Skynet mechanism: Military. Via AI, chess machines and temporal sabotage. Or is it?

Horror: Psychological / And Then There Were None

“The future’s ours and it begins now.”

Splitting the timeline, and deliberately ignoring the events of Terminator 3 (the clue’s in the title), the two short seasons of The Sarah Connor Chronicles may be Terminator’s finest hour(s).

“Great, it looks like a robot serial killer lives here”

Where to start. Praising The Sarah Connor Chronicles could take volumes, and perhaps it will take over Jokerside one day… But let’s get it over with succinctly here. For all the trauma of the material, fan expectation and behind the scenes machination, possibly no other series has carved an original and captivating narrative from a simple pitch, while retaining the essence and maintaining the sanctity of two seminal blockbuster films. No, not even Timecop. But, there are inherent problems with taking that one line pitch from the first film and fixing it to an ongoing narrative.

Read more…

Terminator: Twisted Timelines and the Horror Within! 1964 – 2004

The Terminator Timelines

Another franchise all about futility? This is becoming a habit. Part one of a look at the horror of Terminators 1, 2 and 3

Terminator Genisys has just emerged the shadow of flop and thanks to some phenomenal Chinese takings has somehow surpassed Mad Max Fury Road at the international box office. This return of the Terminator brings ever more twisted timelines with the biggest reboot in the temporally tangled saga. But that’s only to be expected in a franchise that’s had that moveable timelines built in from the first instalment…

It’s not just a shame to miss out on some of that ‘time fun’, it would be like watching Salvation again. But while doing that, why delve into the more interesting idea that every Terminator film draws on a different type of horror? From slasher to gothic to psychological – behold the horror within!

AS ITS MOST FAMOUS CATCHPHRASE SUGGESTS, TERMINATOR IS THE KING OF THE COMEBACK – THE PREMIUM GOLD FRANCHISE THAT SITS JUST THE WRONG SIZE OF BUDGET TO STOP IT BEING USED AS COLLATERAL ACROSS TINSEL TOWN. And there are many studios, let alone filmmakers, lined up to have a stab. It’s helped that the rights have pinged around as much as Hunter Killers, and this year Genisys is the latest example of that wringing of the franchise. Moving away from the last attempt, 2009’s Salvation, it chucks the proverbial time travelling sink at Skynet. As its stuttering box office has suggested, there’s a lot of time streams running under the bridge…

Twisting Timelines

“I can’t help you with what you must soon face, expect to say that the future is not set”

Terminator. That dark, gritty, violent slice of horror science-fiction… That spawned an empire. Having jumped at the peak, creator James Cameron, has sat outside the franchise, but still atop Hollywood box office. He’s not alone. While the legend persists that the main franchises needs Arnold Schwarzenegger to survive, even he hasn’t spanned the entire universe. Over 30 years, five films a TV series and multiple prose, comic, gaming and theme park spin-offs the franchise has left an indelible footprint on western cinema. And as Genisys proves, it’s far from dead. And not has it risen again, but Genisys is resolutely closer to the original film than any of the others. In fact, it’s taken 31 years for the franchise to dare to touch the sacred timeline set down by that first classic.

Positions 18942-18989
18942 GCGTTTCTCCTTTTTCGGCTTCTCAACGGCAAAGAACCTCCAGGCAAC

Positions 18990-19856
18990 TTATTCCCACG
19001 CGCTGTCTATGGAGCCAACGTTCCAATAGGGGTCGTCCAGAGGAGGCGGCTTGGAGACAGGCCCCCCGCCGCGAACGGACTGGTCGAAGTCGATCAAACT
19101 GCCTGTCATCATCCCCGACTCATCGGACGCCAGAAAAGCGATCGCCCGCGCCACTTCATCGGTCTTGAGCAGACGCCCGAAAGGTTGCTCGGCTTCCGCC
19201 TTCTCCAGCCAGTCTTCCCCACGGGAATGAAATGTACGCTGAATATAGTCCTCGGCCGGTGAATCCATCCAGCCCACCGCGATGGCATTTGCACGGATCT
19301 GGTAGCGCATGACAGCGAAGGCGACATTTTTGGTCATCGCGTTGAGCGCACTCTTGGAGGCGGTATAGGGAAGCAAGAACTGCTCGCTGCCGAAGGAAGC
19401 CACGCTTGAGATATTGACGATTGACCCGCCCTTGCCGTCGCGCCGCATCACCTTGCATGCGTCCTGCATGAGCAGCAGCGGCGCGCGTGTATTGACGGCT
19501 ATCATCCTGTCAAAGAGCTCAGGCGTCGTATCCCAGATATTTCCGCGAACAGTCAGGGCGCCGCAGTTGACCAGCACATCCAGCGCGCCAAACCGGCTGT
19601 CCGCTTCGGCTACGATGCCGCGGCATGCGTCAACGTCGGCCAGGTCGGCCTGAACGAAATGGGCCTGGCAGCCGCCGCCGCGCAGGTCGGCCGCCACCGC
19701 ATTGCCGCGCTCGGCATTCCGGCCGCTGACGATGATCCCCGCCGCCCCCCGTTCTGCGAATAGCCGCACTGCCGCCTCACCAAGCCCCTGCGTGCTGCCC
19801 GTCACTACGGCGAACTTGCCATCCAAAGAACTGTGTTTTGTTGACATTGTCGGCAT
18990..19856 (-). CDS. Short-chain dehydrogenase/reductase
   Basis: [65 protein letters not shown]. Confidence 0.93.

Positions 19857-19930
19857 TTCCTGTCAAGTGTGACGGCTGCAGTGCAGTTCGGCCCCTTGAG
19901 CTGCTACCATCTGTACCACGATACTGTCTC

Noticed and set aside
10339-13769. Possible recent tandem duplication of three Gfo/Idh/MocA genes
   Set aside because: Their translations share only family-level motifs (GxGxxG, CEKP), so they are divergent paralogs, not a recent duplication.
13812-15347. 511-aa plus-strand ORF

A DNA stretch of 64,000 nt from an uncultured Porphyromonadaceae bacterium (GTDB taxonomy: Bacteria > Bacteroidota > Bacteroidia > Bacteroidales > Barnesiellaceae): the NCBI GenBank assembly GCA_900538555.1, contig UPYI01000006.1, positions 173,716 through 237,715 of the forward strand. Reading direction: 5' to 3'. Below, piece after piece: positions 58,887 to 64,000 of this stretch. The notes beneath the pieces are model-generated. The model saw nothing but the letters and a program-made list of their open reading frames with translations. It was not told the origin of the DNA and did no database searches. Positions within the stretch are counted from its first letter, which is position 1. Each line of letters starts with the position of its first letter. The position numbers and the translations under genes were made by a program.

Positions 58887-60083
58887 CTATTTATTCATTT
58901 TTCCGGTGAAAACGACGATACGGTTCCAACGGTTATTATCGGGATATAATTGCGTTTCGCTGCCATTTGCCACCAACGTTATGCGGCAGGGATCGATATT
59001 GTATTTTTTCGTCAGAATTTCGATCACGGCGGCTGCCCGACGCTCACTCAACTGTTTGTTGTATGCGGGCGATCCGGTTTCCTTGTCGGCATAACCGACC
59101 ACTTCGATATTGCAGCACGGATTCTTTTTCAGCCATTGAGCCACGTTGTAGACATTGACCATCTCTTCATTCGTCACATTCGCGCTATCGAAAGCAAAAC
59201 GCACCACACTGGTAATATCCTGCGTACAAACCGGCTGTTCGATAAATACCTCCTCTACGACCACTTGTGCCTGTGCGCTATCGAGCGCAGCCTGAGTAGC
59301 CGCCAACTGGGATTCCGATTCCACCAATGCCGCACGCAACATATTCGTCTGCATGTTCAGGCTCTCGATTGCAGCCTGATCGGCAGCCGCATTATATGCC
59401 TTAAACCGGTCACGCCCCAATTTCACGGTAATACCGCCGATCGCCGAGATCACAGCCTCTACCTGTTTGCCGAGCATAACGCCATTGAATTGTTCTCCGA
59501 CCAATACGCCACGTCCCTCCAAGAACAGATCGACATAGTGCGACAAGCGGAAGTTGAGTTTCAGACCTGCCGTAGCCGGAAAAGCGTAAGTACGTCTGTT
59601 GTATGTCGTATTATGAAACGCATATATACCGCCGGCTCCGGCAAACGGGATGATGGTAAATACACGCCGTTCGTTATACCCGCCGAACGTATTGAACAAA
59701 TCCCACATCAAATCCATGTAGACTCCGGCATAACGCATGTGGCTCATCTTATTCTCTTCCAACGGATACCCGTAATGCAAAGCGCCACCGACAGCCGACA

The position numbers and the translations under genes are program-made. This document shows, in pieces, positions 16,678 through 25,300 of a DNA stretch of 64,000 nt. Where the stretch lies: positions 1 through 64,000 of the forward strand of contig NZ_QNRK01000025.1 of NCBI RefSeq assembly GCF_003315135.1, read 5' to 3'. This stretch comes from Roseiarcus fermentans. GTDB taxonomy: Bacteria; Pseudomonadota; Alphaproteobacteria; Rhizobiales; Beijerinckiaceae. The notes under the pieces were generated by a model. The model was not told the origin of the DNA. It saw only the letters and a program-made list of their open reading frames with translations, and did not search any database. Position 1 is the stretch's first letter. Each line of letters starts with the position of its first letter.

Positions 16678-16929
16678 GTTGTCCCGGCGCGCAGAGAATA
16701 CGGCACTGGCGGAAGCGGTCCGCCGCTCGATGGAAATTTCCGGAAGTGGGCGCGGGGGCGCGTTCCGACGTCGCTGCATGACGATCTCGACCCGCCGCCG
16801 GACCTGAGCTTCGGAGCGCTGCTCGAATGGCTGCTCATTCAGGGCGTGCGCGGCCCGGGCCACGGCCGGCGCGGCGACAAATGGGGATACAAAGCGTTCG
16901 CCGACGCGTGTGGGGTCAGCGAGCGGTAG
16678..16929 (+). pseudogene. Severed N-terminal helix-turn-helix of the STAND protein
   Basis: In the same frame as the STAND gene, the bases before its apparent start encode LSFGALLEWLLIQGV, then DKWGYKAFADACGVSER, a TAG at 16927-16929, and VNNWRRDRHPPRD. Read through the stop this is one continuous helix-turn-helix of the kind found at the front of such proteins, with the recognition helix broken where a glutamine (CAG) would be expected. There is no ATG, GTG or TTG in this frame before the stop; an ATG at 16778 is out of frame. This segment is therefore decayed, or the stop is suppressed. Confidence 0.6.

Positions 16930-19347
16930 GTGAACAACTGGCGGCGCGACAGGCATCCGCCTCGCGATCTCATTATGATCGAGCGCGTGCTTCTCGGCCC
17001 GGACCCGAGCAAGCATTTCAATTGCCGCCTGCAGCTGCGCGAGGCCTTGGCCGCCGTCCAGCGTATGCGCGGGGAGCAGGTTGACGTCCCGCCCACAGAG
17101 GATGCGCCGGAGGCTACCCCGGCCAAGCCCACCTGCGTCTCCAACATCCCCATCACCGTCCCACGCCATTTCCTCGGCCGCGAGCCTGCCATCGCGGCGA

There’s one common link throughout the saga. While almost every film distorts the timeline in some way, the famed Judgment Day remains inevitable. As much as the Connors flip between survival and actively trying to stop Skynet in its tracks, it remains a certainty no matter how much it is pushed back in time or mechanism. The result is an ever-expanding temporal war spilling out from a few points in the future that continue to spin further backwards and sideways in time. It’s built on paradox, but there’s something else in there as well…

Hedging Horror

For all the dodging of an 18 certificate in the UK, Terminator at least started off in a gruesomely mature film. Back then the time jumping wasn’t too complicated and the plot a slash ‘em up – but more of that later… As the Terminator saga has grown it’s hung on to its horror roots in ways that are far more interesting than extrapolating the parallel timelines alone. In this summer of dystopia, it’s possibly the big budget Hollywood franchise that preaches futility in the face of certain destiny the most. So taking that horrific journey through time, exploring key horror at the key dates, where exactly are we?

Terminator Time lines Clock

1964

19 September and 17 October, two episodes of the Outer Limits titled Soldier and The Demon with The Glass Hand are broadcast, both written by Harlan Ellison. See 1984…

1965

Sarah Connor is born. The fatal cat and mouse pursuit can begin, somehow dodging her forefathers.

Read more…